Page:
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 [F] New York Times on the Web Forums  / Science  /

    Missile Defense

Technology has always found its greatest consumer in a nation's war and defense efforts. Since the last attempts at a "Star Wars" defense system, has technology changed considerably enough to make the latest Missile Defense initiatives more successful? Can such an application of science be successful? Is a militarized space inevitable, necessary or impossible?

Read Debates, a new Web-only feature culled from Readers' Opinions, published every Thursday.

Earliest Messages Previous Messages Recent Messages Outline (5116 previous messages)

rshow55 - 04:22pm Oct 22, 2002 EST (# 5117 of 5174) Delete Message
Can we do a better job of finding truth? YES. Click "rshow55" for some things Lchic and I have done and worked for on this thread.

If you take Iraq at its word, subject to checking that if offers - - we are a long way from a justification for war:

Iraq States Its Case by MOHAMMED ALDOURI

"After so many years of fear from war, the threat of war and suffering, the people of Iraq and their government in Baghdad are eager for peace. We have no intention of attacking anyone, now or in the future, with weapons of any kind. If we are attacked, we will surely defend ourselves with all means possible. But bear in mind that we have no nuclear or biological or chemical weapons, and we have no intention of acquiring them.

"We are not asking the people of the United States or of any member state of the United Nations to trust in our word, but to send the weapons inspectors to our country to look wherever they wish unconditionally.

They're saying "you don't have to trust us - - you can check us." We shouldn't be reluctant to do that - and to remember how many different ways there are to check and cross-check. If the UN gets something like active cooperation from Iraq - there may be some hidden residual capacities - but there won't be much - and Iraq will not be in a good position to use anything it has left in any militarily sane way.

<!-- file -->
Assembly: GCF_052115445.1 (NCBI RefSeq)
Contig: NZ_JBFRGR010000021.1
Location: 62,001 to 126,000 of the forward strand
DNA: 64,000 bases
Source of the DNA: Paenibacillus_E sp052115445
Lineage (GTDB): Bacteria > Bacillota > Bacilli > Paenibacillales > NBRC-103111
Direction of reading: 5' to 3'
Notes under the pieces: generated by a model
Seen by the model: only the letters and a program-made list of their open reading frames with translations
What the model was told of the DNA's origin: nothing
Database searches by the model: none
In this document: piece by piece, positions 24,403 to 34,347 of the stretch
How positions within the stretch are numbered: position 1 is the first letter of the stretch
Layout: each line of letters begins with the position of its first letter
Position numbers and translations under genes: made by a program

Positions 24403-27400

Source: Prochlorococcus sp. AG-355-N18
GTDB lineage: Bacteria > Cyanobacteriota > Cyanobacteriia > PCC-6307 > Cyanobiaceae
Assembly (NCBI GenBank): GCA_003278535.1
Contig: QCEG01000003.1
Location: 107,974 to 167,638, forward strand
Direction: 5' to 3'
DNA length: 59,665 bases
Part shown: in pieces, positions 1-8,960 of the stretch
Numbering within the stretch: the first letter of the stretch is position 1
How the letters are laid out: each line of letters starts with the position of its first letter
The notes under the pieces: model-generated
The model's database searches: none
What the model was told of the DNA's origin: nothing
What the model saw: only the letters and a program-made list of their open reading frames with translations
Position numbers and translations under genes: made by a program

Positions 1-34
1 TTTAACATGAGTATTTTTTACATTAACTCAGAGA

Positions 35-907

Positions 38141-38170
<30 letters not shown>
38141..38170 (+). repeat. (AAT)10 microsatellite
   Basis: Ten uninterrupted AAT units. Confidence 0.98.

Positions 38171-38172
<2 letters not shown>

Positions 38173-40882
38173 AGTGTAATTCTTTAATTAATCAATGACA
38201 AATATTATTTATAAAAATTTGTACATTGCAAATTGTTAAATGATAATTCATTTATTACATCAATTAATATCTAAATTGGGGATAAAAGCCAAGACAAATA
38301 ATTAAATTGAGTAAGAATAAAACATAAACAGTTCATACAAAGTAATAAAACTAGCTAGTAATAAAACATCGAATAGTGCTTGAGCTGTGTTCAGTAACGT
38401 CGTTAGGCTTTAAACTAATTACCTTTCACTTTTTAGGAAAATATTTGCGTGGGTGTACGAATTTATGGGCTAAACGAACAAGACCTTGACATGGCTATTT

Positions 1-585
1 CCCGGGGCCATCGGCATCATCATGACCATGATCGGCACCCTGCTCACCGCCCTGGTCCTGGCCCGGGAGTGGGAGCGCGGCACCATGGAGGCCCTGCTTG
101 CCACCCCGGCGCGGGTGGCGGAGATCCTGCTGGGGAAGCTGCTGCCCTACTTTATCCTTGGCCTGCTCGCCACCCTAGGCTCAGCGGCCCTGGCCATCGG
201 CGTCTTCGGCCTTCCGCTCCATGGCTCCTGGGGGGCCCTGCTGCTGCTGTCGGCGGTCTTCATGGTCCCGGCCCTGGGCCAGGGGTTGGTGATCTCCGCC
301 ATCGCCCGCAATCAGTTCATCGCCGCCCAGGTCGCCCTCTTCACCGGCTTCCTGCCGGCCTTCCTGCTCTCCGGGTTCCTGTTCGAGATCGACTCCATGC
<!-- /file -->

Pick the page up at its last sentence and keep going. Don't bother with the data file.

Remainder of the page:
Iraq has made major concessions - both moral and practical - in its amnesty.

Iraq Announces Amnesty for Its Prisoners

BAGHDAD, Iraq (AP) -- "The Iraqi government announced an amnesty Sunday for all Iraqi prisoners . . "

One need not trust Saddam, nor like him, to think that Hussein and Mobs Virtually Empty Iraq's Prisons By JOHN F. BURNS

and Abrupt Amnesty at Iraqi Prisons: A Joy for Many, Grief for Some By JOHN F. BURNS ( Images of Sudden Freedom and Frenzy ) reports an act of great consequence.

If Iraq can effectively reintegrate those prisoners, it will show a distinct "regime change" in the ways that matter to many, many people.

The Saddam who empties prisons is taking some steps away from some of the bad behavior reported on the 18th in

UNDERSTANDING IRAQ. Carol Williams, executive producer; Jon Schriber, senior producer; produced by NBC News Productions and the Discovery Channel; Forrest Sawyer, correspondent.


THE REAL SADDAM. Ann Derry, executive producer; Ken Levis, producer; co-produced by the Discovery Channel and New York Times Television.

. . .

Iraq has offered to be checked and tested. It has implemented wrenching, risky changes that stress the regime. It says it wants peace, and is more open to checking than the United States is.

Most of the world wants to give Iraq a chance - and wants that without being especially tolerant of past Iraqi behavior.

If under these circumstances - the United States fails to find a way to act in concert with the United Nations - what will this mean for international relations?

International law, and patterns of international order, are being renegotiated - - and it is high time.

But we want to find ways to negotiate and enforce patterns of behavior better than those of the past. And empathy is a central issue.

The US has some horrors it is responsible for, as well. Including many in high places.

Is it clear that Kissinger is a better fellow than Saddam - or does that matter, since he's one of "us?"

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